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Aerial-view-peri-urban

The Project

From space, the human impact on the planet can be seen most clearly through the spread of cities. However, cities themselves are spreading into much larger sprawling areas around and between them. The planet has arguably entered the 'Peri-cene' – a new global human-environment system shaped by peri-urbanisation.

Around the world, peri-urban areas contain global hubs and local enclaves, sprawl and disorder, and crucial urban infrastructure. Peri-urbanisation leads to the the disruption of communities and livelihoods and, in particular, there is growing ecological disruption and climate risk.

Peri-urban areas, too often overlooked by policymakers and academics, are also crucial to the urban food-water-energy nexus and three United Nations UN Sustainable Development Goals (SDGs):

  • (11) Sustainable Cities and Communities;
  • (13) Climate Action; and
  • (15) Life on Land.

Yet the peri-urban is not simple to identify and define, which means that the interactions between peri-urbanisation and climate risk have been little studied; until now.

michael-held-Of-NXuECJbE-unsplash.jpg

Photo by Michael Held on Unsplash

Between 2019 and 2021, the Peri-cene project is conducting a pilot assessment of global peri-urbanisation with its climate risks, vulnerabilities, capacities, and adaptive pathways. Such work will help policymakers to work towards the realisation of the UN SDGs. Outputs include:

  • a global typology and global assessment with an interactive Peri-urban Analysis Tool;
  • new synergies and pathways to address the policy challenges in a ‘Policy Lab’ with 24 city-regions from around the world and includes UN Habitat, UN Global Compact on Cities, and ICLEI;
  • in-depth case studies in Chennai, India and Manchester, UK; and,
  • the co-creation of adaptive governance pathways to mobilise collective policy intelligence to address peri-urbanisation and climate risk at local, regional and international scales.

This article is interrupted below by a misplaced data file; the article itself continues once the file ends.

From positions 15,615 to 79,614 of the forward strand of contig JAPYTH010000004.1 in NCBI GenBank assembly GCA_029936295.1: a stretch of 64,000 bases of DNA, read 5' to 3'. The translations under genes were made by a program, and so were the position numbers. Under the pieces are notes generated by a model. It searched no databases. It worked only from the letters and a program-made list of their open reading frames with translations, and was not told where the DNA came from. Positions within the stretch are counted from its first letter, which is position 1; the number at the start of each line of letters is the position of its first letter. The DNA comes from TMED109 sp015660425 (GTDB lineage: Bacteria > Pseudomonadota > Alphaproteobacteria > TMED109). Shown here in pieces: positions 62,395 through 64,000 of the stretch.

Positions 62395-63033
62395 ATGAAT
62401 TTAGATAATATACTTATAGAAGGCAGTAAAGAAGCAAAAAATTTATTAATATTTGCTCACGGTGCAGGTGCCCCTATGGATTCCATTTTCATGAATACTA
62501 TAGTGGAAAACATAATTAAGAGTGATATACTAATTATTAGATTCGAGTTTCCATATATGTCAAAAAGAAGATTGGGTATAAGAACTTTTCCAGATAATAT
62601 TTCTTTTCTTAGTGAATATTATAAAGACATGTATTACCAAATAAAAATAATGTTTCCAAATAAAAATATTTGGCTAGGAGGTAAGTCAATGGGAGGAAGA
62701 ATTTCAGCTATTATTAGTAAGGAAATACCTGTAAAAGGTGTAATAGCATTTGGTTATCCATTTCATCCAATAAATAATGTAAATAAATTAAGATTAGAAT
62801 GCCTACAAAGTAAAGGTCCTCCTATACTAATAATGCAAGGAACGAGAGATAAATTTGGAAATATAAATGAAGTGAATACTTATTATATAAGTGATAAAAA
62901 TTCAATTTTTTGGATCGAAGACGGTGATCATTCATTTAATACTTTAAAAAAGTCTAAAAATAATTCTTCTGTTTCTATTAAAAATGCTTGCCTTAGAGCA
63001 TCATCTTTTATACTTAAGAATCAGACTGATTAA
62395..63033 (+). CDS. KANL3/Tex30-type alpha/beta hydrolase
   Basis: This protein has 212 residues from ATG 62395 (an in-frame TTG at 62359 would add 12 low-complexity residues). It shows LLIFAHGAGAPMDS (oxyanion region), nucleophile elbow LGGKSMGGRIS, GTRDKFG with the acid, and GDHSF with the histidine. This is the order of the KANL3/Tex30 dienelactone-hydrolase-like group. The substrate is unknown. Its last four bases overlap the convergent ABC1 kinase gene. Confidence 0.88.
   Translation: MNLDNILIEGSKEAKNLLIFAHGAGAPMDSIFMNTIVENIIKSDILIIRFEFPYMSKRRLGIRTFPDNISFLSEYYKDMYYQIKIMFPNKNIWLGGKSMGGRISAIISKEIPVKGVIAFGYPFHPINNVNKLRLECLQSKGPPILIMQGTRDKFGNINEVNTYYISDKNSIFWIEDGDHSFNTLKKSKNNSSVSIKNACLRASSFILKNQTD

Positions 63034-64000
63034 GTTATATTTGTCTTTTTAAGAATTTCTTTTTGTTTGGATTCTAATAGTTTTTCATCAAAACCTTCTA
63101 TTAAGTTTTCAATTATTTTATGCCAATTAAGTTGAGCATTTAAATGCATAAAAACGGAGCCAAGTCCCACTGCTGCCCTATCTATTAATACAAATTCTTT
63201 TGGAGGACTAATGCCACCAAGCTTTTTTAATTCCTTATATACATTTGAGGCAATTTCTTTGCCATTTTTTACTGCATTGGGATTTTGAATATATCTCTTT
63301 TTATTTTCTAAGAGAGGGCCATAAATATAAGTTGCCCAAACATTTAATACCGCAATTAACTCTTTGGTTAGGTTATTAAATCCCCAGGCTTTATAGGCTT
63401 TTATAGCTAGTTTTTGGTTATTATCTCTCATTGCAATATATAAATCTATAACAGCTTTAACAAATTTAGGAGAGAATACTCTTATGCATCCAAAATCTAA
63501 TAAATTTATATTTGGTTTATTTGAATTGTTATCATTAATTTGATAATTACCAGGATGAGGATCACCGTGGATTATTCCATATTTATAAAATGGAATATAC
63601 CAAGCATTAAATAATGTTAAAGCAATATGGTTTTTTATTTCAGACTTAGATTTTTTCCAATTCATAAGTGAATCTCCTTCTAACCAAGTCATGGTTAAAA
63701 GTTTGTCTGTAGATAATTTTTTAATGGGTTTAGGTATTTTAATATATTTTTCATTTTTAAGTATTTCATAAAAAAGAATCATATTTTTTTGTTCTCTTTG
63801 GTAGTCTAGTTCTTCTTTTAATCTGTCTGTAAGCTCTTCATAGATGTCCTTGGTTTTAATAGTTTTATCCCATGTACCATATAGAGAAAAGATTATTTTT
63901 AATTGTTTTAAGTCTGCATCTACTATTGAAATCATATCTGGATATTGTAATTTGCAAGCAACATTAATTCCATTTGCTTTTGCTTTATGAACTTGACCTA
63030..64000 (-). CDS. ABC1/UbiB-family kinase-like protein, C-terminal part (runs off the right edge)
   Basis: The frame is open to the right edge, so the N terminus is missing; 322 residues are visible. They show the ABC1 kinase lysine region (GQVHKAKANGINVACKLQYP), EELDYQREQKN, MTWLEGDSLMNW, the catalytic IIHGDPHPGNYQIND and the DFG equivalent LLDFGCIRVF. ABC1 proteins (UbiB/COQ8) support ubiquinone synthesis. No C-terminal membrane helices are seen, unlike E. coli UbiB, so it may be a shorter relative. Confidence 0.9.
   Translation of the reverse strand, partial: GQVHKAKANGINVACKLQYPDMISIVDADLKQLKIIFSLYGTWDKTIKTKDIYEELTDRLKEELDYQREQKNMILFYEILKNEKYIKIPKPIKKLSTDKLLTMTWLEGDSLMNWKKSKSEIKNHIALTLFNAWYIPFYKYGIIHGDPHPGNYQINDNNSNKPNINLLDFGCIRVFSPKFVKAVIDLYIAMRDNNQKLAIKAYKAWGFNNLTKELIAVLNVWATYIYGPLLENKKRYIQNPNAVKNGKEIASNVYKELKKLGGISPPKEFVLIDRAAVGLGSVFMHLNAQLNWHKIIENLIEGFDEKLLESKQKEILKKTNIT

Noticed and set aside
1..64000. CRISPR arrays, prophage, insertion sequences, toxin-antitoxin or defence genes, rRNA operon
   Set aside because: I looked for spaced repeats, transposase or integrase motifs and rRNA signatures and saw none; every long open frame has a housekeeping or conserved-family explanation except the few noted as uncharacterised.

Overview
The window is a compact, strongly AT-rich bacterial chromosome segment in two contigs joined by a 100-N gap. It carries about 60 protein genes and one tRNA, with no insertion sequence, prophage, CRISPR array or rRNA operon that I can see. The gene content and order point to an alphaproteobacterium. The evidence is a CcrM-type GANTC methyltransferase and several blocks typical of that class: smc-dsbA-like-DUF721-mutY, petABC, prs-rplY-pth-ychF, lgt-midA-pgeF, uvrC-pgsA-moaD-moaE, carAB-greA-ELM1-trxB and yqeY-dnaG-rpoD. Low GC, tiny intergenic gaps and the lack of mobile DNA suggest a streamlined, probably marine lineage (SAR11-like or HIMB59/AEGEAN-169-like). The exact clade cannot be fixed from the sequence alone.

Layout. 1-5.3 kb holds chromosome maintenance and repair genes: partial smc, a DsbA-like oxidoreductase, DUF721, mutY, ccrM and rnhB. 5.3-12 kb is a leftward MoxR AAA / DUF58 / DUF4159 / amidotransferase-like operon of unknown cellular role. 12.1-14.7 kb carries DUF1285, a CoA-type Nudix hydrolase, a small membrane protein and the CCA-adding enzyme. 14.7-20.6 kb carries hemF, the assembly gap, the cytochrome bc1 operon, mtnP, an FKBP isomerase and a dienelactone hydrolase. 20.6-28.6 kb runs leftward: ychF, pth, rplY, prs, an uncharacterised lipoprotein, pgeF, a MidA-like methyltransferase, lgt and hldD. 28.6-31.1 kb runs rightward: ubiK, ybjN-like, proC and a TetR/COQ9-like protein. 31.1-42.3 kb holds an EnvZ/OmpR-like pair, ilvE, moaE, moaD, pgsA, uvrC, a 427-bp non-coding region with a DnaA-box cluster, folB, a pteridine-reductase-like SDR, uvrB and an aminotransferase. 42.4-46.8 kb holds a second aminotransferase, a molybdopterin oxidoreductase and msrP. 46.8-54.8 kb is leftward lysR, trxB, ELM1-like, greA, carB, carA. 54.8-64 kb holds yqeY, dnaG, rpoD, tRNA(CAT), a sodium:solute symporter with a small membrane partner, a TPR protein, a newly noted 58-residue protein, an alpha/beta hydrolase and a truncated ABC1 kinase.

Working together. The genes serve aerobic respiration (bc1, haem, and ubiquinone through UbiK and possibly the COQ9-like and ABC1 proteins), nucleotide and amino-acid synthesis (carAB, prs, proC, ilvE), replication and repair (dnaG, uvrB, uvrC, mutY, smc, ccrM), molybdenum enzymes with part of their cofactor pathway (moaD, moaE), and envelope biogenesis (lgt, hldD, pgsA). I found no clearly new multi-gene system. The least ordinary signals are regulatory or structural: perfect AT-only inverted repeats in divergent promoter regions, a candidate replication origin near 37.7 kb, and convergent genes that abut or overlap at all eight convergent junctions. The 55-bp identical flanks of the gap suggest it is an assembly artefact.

Overall, Peri-cene is an agenda-setting project, in theory and practice, that builds on major EU projects, global data resources, and on existing clusters of expertise in Chennai, Manchester and Stockholm.

Identified themes and challenges, as well as the Peri-cene project work plan, can be seen in the image below.

Themes-and-challenges

Project outline

Aims and objectives

The overall aim:

explore the interactions between peri-urbanization and climate-environmental change, at local and global levels: and to co-design adaptive pathways towards peri-urban climate resilience.

Specific objectives

  • Develop a typology and global assessment which covers all main development types and urban-climate-environment types.
  • Outline the typical peri-urban impacts / effects on climate-environment change, in their context of urban and regional inter-dependencies.
  • Outline the typical climate-environment impacts / effects on peri-urban areas, in the context of risk, vulnerability and resilience.
  • Explore the deeper layers of peri-urban / climate-environment interactions via in-depth case studies.
  • Explore possible solutions in the form of adaptive pathways and strategic policy intelligence, by stakeholder dialogue and co-design in a Living Lab context.

Approaches and methods

  • Spatial analysis
  • Global comparative study via the peri-cene framework
  • Grounded case studies
  • Policy & governance analysis
  • Synergistic methods for pathway mapping & design

Expected results and impacts

  • a global typology and global assessment with an interactive Peri-urban Analysis Tool;
  • new synergies and pathways to address the policy challenges in a global ‘Policy Lab’
  • in-depth case studies in Chennai, India and Manchester, UK; and,
  • adaptive pathways to mobilise collective climate intelligence to address peri-urbanisation and climate risk at local, regional and international scales.

Partner cities / regions

Main Case studies

  • Chennai, India:
  • Manchester region, UK:

City-regions in the Policy Lab

  • Bangkok,
  • Belo Horizonte,
  • Cairo,
  • Changsha,
  • Dhaka,
  • Doha,
  • Granada,
  • Guangzhou,
  • Helsinki,
  • Johannesburg,
  • Kumasi,
  • Melbourne,
  • Mexicali
  • Naples,
  • San Diego,
  • Santiago
  • Stockholm
  • Surabaya,
  • Tokyo,
  • Toronto,

International partners:

UN Habitat, UN Global Compact on Cities, and ICLEI

Project key facts

  • Duration – 2019-2021
  • Budget - £696,000 between 3 partners
  • Partners – KTH Royal Institute of Technology Stockholm: Indian Institute of Technology Madras

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